One of the biggest problems Tracy Kidder faced when writing “Mountains Beyond Mountains” was what his editor called “the problem of goodness.” Kidder wanted to tell the true story of Paul Farmer, a doctor who devotes his every waking minute to fighting infectious diseases in the poorest parts of the world. (And Farmer has lots of waking minutes: “I can’t sleep,” he once confessed to Kidder. “There’s always somebody not getting treatment.”) But it’s hard to write about superhumanly selfless people without making readers feel bad about themselves.
So Kidder, the Pulitzer Prize-winning author of five other nonfiction books, decided to try a radical experiment: for the first time, he would allow himself to be a character in his own book. “This was so that the reader would have a proxy, an everyman a lot less virtuous than Paul Farmer,” Kidder says in an e-mail interview. The result was a spectacular success—a riveting book that earned rave reviews, made the best-seller lists and boosted support for Farmer’s nonprofit organization, Partners In Health.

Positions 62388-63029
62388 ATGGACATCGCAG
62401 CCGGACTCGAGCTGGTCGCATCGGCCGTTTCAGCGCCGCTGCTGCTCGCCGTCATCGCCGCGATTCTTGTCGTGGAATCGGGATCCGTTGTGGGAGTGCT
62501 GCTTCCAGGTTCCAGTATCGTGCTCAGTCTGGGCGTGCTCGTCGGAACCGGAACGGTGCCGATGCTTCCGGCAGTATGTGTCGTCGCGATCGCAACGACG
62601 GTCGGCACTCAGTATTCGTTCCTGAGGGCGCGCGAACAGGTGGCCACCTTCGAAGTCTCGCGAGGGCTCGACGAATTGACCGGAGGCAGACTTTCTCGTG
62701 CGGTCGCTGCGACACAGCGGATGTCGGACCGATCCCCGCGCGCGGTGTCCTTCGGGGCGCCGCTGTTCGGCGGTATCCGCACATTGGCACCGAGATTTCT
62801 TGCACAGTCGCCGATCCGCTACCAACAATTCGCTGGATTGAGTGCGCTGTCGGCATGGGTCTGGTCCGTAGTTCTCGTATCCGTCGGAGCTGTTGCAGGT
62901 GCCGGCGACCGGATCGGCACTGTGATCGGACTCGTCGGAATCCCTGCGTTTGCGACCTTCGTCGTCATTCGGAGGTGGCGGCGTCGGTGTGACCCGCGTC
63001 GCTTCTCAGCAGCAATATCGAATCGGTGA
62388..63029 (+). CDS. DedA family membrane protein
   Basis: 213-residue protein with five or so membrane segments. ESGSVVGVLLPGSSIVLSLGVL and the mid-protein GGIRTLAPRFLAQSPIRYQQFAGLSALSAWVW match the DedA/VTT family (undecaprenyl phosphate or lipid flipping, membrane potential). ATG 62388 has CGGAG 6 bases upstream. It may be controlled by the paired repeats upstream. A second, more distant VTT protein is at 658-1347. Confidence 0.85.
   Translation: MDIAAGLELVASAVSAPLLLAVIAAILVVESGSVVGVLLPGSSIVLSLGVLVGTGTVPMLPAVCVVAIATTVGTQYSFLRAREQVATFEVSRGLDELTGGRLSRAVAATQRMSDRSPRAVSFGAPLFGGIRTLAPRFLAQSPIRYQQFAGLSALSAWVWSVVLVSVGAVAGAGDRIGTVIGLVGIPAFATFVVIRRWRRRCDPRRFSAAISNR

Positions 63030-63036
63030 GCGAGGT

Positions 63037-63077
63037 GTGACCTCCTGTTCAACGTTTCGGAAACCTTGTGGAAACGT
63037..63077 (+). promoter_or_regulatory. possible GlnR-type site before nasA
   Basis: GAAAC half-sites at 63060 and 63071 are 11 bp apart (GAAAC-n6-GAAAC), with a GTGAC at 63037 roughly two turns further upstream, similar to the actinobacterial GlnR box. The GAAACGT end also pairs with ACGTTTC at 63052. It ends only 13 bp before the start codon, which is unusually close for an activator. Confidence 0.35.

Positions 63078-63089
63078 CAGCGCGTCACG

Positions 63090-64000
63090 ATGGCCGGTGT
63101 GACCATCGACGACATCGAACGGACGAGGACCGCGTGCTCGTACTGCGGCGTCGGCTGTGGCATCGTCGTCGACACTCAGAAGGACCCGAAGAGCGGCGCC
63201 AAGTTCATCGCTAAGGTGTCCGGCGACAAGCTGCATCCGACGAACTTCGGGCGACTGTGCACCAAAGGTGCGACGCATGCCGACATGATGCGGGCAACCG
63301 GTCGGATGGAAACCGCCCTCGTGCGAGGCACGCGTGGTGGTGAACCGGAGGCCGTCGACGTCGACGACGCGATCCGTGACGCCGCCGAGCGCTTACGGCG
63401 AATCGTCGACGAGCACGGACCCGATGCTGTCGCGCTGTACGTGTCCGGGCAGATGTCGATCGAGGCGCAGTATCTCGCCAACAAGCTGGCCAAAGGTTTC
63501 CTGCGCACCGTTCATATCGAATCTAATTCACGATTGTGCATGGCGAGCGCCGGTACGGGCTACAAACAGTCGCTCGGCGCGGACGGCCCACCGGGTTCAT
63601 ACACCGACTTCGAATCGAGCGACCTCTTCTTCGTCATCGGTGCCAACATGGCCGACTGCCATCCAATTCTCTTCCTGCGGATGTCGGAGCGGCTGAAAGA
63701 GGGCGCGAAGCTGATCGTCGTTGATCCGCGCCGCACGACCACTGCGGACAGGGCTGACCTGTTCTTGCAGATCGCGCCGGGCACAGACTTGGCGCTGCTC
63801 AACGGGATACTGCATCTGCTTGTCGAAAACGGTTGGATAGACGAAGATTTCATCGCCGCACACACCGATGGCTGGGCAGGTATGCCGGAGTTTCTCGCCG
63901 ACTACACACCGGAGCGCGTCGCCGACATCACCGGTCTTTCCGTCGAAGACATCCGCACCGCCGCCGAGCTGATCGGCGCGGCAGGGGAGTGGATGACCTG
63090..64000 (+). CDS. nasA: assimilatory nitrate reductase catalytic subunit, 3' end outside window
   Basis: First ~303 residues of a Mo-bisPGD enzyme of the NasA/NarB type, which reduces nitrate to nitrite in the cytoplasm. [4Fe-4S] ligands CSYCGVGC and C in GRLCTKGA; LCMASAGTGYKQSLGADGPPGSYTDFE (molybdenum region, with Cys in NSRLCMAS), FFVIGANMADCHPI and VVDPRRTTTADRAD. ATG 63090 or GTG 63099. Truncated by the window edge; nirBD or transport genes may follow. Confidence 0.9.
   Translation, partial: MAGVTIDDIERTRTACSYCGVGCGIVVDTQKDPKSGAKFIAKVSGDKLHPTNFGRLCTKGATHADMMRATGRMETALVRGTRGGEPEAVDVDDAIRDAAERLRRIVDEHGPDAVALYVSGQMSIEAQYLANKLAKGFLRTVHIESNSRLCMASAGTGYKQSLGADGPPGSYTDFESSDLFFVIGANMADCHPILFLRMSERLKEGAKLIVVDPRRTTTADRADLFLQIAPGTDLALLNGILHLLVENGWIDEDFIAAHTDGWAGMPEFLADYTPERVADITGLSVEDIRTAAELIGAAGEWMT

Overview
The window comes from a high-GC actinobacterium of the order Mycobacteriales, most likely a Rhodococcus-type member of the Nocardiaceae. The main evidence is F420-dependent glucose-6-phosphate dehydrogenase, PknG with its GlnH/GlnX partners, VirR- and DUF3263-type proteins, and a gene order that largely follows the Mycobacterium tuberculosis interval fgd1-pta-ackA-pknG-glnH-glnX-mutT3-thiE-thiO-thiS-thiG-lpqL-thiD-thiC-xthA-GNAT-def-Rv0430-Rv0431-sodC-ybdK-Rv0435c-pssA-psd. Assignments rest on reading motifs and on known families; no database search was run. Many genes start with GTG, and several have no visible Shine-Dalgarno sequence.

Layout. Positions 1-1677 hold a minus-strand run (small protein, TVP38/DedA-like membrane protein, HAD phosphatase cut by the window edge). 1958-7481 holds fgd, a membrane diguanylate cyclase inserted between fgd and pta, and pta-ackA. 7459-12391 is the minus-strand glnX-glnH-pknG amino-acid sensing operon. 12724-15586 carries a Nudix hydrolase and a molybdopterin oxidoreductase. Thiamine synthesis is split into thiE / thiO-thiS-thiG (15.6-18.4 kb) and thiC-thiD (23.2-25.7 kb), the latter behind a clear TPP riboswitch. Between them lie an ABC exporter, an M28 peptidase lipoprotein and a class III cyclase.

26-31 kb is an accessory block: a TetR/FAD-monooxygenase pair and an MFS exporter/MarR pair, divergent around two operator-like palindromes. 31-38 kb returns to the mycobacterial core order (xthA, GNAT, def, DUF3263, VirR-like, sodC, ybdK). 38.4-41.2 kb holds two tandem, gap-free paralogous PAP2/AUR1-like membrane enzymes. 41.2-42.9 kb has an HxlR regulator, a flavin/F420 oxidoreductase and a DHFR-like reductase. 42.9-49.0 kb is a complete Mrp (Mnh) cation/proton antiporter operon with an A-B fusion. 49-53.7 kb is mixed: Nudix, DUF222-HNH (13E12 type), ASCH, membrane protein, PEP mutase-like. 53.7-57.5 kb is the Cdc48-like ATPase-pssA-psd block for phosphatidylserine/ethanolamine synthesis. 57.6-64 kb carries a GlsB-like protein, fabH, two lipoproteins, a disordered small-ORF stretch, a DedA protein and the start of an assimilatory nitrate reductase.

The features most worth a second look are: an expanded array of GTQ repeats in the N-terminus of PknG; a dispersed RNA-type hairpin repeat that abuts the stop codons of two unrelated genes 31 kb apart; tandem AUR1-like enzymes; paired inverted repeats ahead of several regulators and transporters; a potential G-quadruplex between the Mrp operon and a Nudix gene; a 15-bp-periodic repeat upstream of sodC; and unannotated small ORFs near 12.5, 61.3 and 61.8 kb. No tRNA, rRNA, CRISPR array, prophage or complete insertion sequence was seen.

More recently, “Mountains Beyond Mountains” was named the UW’s first-ever “common book.” Every member of the incoming freshman class will be reading the book this summer, and thinking, talking and writing about it this fall.
And that’s just one part of a massive UW effort to put the book on every coffee table and night stand in the community. Through July, the University Book Store is selling “Mountains Beyond Mountains” at a 35 percent discount. The College of Arts & Sciences plans to inaugurate a new book club with a special discussion of “Mountains Beyond Mountains” in the fall. And the UWM is helping coordinate special student visits to alumni book clubs.
Honor students will be available to attend gatherings, lead conversations about the extraordinary work of both Paul Farmer and Tracy Kidder, and talk about ways the common book is being used as a teaching and learning tool at the UW.